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The Future?

posted by Stephen Lubben

2015-08-02 18.20.34Some thoughts on the 3d Circuit's recent opinion in LifeCare, which I suspect will lead to even more 363 sales, over at Dealb%k.

Just Can't Get Enough

posted by Stephen Lubben

The quest for yield and its effect on the future of chapter 11 cases, over at Dealb%k.

Advertising and Payday and Title Lending: How Do Lenders Target Borrowers?

posted by Pamela Foohey

Are bigger payday and title lending companies better for low-income borrowers than smaller companies? Jim Hawkins (Houston Law Center) takes up that question in a new article which reports the results of his study of the advertisements of payday and title loan companies with storefronts in Houston, Texas. The results are quite timely given that the Consumer Financial Protection Bureau is poised to release regulations for payday lenders. Based on Colorado's experience with payday lending reform, these regulations have the potential to increase large lenders' market share. What might be the consequences of consolidation?

Hawkins begins to answer that question by comparing big and small lenders located in Houston based on their compliance with Texas regulations, prices, use of "teaser rates," and attempts to target minorities and women through storefront and online advertising -- all of which are practices that critics of payday and title lending have identified as particularly problematic or exploitative. His results overall are mixed. For instance, larger companies in Houston are more likely to feature minorities in advertisements, and smaller companies are more likely to feature women. Perhaps the most interesting finding is that there is price competition among these companies in Houston: larger companies tend to charge higher APRs than smaller companies. Given that the CFPB regulations will not cap interest rates, might there be unintended consequences of regulations that may bolster large lenders?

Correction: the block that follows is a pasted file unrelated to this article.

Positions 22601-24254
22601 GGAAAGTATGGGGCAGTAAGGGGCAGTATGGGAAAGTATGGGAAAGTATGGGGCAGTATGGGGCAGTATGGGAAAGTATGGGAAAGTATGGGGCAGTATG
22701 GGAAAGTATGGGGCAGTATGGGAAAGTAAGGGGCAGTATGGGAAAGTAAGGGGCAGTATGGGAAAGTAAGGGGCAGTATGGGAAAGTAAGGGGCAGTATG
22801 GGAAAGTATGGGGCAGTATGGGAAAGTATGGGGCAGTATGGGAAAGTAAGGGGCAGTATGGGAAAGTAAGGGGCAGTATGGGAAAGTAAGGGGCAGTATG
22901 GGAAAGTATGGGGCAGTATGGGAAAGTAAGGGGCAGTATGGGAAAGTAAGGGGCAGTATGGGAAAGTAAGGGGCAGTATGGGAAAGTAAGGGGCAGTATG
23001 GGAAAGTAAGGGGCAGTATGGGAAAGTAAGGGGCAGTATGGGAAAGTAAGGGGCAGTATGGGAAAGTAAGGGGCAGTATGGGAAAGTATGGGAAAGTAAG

Municipal Bankruptcy After Detroit

posted by Melissa Jacoby

ArrowsA new commentary stemming from my draft article Federalism Form and Function in the Detroit Bankruptcy is now posted on the Columbia Law School Blue Sky Blog. The post frames the current skirmishes over other municipalities' access to chapter 9 at least in part as a referendum on the procedural tools used by the court to supervise the Detroit bankruptcy. For two prior Credit Slips posts on the article, see here and here.

Arrow image courtesy of

How Do You C It?

posted by Bob Lawless

One of the great challenges to the bankruptcy system if not to the American way of life is those who insist on capitalizing the  letter when discussing chapters of the Bankruptcy Code. If it is "section 1129," as the Bluebook dictates, then it is "chapter 11." Both are merely designations for a portion of a statute.  The defense that is given to me is that the capitalized just looks better. Are we supposed to capitalize words now merely because the mood strikes us? Are there no rules left? The horror. The horror.

When confronted with the RaNdOm CaPiTaLiZeR CrOwd, weak-willed persons such as myself cave in a spirit of compromise and also because I am a heckuva guy. Someone stronger must oppose this tyranny.